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HOME > Classical Novels > Men of Iron > CHAPTER 33
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There was a little while of restless, rustling silence, during which the Constable took his place in the seat appointed for him directly in front of and below the King's throne. A moment or two when even the restlessness and the rustling were quieted, and then the King leaned forward and spoke to the Constable, who immediately called out, in a loud, clear voice.
“Let them go!” Then again, “Let them go!” Then, for the third and last time, “Let them go and do their endeavor, in God's name!”
At this third command the combatants, each of whom had till that moment been sitting as motionless as a statue of iron, tightened rein, and rode slowly and deliberately forward without haste, yet without hesitation, until they met in the very middle of the lists.
In the battle which followed, Myles fought with the long sword, the Earl with the hand-gisarm for which he had asked. The moment they met, the combat was opened, and for a time nothing was heard but the thunderous clashing and clamor of blows, now and then beating intermittently, now and then pausing. Occasionally, as the combatants spurred together, checked, wheeled, and recovered, they would be hidden for a moment in a misty veil of dust, which, again drifting down the wind, perhaps revealed them drawn a little apart, resting their panting horses. Then, again, they would spur together, striking as they passed, wheeling and striking again.
Upon the scaffolding all was still, only now and then for the buzz of muffled exclamations or applause of those who looked on. Mostly the applause was from Myles's friends, for from the very first he showed and steadily maintained his advantage over the older man. “Hah! well struck! well recovered!” “Look ye! the sword bit that time!” “Nay, look, saw ye him pass the point of the gisarm?” Then, “Falworth! Falworth!” as some more than usually skilful stroke or parry occurred.
Meantime Myles's father sat straining his sightless eyeballs, as though to pierce his body's darkness with one ray of light that would show him how his boy held his own in the fight, and Lord Mackworth, leaning with his lips close to the blind man's ear, told him point by point how the battle stood.
“Fear not, Gilbert,” said he at each pause in the fight. “He holdeth his own right well.” Then, after a while: “God is with us, Gilbert. Alban is twice wounded and his horse faileth. One little while longer and the victory is ours!”
A longer and more continuous interval of combat followed this last assurance, during which Myles drove the assault fiercely and unrelentingly as though to overbear his enemy by the very power and violence of the blows he delivered. The Earl defended himself desperately, but was borne back, back, back, farther and farther. Every nerve of those who looked on was stretched to breathless tensity, when, almost as his enemy was against the barriers, Myles paused and rested.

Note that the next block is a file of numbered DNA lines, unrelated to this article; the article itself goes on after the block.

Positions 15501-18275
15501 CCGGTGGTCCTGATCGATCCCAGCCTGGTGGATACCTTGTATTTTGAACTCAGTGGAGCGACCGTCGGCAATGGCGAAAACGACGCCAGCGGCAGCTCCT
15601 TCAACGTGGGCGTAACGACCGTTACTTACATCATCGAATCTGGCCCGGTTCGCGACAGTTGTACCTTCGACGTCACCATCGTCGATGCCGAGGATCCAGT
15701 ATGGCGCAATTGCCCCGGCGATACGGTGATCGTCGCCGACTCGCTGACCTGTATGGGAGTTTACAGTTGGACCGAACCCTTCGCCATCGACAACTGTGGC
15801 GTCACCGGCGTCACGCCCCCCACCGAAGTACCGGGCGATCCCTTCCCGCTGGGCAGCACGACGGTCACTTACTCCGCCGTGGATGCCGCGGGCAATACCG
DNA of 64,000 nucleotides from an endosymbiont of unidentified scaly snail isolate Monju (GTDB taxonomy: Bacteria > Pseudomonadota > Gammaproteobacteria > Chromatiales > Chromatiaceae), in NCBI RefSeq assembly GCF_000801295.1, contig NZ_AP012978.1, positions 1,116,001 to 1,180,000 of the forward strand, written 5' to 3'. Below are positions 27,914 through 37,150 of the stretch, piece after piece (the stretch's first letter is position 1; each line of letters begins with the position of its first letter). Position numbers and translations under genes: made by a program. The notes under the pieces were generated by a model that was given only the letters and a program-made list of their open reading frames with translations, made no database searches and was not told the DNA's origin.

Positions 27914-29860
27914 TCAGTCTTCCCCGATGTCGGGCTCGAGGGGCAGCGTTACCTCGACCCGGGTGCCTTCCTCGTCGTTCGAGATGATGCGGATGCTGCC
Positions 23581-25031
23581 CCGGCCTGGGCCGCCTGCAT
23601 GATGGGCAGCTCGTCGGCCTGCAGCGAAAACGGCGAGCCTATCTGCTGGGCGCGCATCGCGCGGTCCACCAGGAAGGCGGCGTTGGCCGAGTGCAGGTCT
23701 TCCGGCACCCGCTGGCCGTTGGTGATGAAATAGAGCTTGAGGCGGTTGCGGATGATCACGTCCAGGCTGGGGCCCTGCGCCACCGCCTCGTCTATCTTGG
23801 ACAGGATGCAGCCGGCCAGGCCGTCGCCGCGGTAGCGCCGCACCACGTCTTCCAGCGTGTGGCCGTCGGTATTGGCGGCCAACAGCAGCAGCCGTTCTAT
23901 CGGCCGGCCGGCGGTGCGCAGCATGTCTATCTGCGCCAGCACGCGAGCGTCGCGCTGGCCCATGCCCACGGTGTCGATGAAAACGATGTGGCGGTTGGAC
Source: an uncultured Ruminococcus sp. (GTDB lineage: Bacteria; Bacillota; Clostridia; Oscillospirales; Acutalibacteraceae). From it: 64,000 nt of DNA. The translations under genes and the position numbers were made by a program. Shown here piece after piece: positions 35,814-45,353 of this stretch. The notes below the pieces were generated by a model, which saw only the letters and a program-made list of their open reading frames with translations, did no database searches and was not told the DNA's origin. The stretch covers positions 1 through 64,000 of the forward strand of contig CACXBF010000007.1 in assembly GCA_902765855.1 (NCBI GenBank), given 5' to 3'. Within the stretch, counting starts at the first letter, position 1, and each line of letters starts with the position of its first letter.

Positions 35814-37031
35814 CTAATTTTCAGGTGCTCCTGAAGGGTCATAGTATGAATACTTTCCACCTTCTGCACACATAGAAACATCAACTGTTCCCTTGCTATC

“Out upon it!” exclaimed the Earl of Mackworth, almost shrilly in his excitement, as the sudden lull followed the crashing of blows. “Why doth the boy spare him? That is thrice he hath given him grace to recover; an he had pushed the battle that time he had driven him back against the barriers.”
It was as the Earl had said; Myles had three times given his enemy grace when victory was almost in his very grasp. He had three times spared him, in spite of all he and those dear to him must suffer should his cruel and merciless enemy gain the victory. It was a false and foolish generosity, partly the fault of his impulsive youth—more largely of his romantic training in the artificial code of French chivalry. He felt that the battle was his, and so he gave his enemy these three chances to recover, as some chevalier or knight-errant of romance might have done, instead of pushing the combat to a mercifully speedy end—and his foolish generosity cost him dear.
In the momentary pause that had thus stirred the Earl of Mackworth to a sudden outbreak, the Earl of Alban sat upon his panting, sweating war-horse, facing his powerful young enemy at about twelve paces distant. He sat as still as a rock, holding his gisarm poised in front of him. He had, as the Earl of Mackworth had said, been wounded twice, and each time with the point of the sword, so much more dangerous than a direct cut with the weapon. One wound was beneath his armor, and no one but he knew how serious it might be; the other was under the overlapping of the epauhere, and from it a finger's-breadth of blood ran straight down his side and over the housings of his horse. From without, the still motionless iron figure appeared calm and expressionless; within, who knows what consuming blasts of hate, rage, and despair swept his heart as with a fiery whirlwind.
As Myles looked at the motionless, bleeding figure, his breast swelled with pity. “My Lord,” said he, “thou art sore wounded and the fight is against thee; wilt thou not yield thee?”
No one but that other heard the speech, and no one but Myles heard the answer that came back, hollow, cavernous, “Never, thou dog! Never!”
Then in an instant, as quick as a flash, his enemy spurred straight upon Myles, and as he spurred he struck a last desperate, swinging blow, in which he threw in one final effort all the strength of hate, of fury, and of despair. Myles whirled his horse backward, warding the blow with his shield as he did so. The blade glanced from the smooth face of the shield, and, whether by mistake or not, fell straight and true, and with almost undiminished force, upon the neck of Myles's war-hor............
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